Judges in California can once more volunteer with the Boy Scouts.
The state’s judges had been banned since 1996 from joining groups that practice “invidious discrimination on the basis of race, sex, gender, religion, national origin, ethnicity, or sexual orientation,” but an exemption had been carved out for the Boy Scouts.
In January, the Boy Scout exemption was ended and judges were forced to leave the Scouts. Earlier this month, the California Ethics Advisory Committee ruled that circumstances have changed.
That change was the inevitable decision by the national Scout leaders to allow openly gay men to lead Scout troops, a decision that has resulted in the drop in donations and will likely show yet another drop in membership by the end of the year.
California became the first state to issue a judicial ethics opinion since the Scouts changed their policy this summer, according to Santa Ana-based attorney Paul A. Hoffman.
The recent decision allows judges to participate in Scout troops that still discriminate but only if they discriminate on the basis of Church teachings. Though judges will be allowed to join discriminatory Church-based troops, they can do so only if “he is satfisfied the troop is an organization dedicated to the preservation of religious values of legitimate common interest to troop members.” What consitutions a “legitimate common interest” is not defined. Judges who volunteer for church-sponsored troops that still do not allow openly gay leader are warned that their “impartiality” could be called into question.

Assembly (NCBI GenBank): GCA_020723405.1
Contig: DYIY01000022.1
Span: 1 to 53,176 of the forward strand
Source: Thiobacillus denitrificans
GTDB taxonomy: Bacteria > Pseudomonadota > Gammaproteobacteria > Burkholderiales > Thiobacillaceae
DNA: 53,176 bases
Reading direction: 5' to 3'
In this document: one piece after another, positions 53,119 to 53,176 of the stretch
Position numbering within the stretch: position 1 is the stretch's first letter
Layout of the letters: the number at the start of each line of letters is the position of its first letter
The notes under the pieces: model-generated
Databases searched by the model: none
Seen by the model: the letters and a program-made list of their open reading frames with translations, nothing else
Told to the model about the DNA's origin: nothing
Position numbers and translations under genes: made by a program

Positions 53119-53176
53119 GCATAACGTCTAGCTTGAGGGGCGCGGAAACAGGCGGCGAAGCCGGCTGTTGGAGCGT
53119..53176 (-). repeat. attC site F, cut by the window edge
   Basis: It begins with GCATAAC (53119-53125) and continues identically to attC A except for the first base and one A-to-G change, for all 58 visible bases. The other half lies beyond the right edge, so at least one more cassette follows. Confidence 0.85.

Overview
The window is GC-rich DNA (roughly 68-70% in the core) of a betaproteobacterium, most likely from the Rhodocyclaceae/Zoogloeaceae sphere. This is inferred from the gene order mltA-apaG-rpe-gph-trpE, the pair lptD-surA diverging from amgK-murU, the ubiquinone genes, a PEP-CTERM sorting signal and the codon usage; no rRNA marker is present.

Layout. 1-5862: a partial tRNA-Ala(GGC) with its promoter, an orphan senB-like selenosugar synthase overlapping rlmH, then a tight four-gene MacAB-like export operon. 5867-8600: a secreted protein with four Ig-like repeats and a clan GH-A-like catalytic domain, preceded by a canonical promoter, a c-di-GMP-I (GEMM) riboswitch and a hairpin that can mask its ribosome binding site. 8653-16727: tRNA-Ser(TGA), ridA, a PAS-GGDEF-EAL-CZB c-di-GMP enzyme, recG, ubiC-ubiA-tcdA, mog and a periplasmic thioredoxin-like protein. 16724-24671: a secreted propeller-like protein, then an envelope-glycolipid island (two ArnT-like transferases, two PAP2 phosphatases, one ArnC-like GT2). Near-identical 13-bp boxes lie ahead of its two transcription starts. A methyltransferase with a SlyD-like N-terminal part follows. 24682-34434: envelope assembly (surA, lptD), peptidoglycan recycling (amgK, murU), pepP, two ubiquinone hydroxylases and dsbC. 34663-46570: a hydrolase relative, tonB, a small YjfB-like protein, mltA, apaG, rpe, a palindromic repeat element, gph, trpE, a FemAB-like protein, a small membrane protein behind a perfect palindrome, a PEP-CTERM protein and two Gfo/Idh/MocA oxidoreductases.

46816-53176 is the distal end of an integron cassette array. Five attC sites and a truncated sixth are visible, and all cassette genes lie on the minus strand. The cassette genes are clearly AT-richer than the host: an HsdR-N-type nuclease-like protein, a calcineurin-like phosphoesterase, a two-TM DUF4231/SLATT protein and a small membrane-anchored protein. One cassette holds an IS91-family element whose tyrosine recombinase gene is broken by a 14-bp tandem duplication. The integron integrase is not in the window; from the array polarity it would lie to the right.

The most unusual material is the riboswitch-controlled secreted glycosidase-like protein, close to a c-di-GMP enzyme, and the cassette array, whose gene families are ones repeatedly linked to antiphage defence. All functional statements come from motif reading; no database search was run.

When the national Scouts decided in July that open gays would be allowed to lead troops, donations in the largest Scout council in America dropped so sharply that layoffs among 70 employees had to be instituted. As of November 15, the fall fundraising drive by the Salt Lake City Boy Scout Council was so far down that layoffs could not be avoided. The Mormon Church sponsors 427,000 Scouts through 38,000 local troops, which represents 18% of all 2.4 million Boy Scouts in the country.
The Boy Scouts experienced a drop of more than 7.4 percent in membership from 2013 to 2014 largely considered as a reaction to the policy change allowing open gay Scouts. This was on top of a 6 percent drop the year before.
Follow Austin Ruse on Twitter @austinruse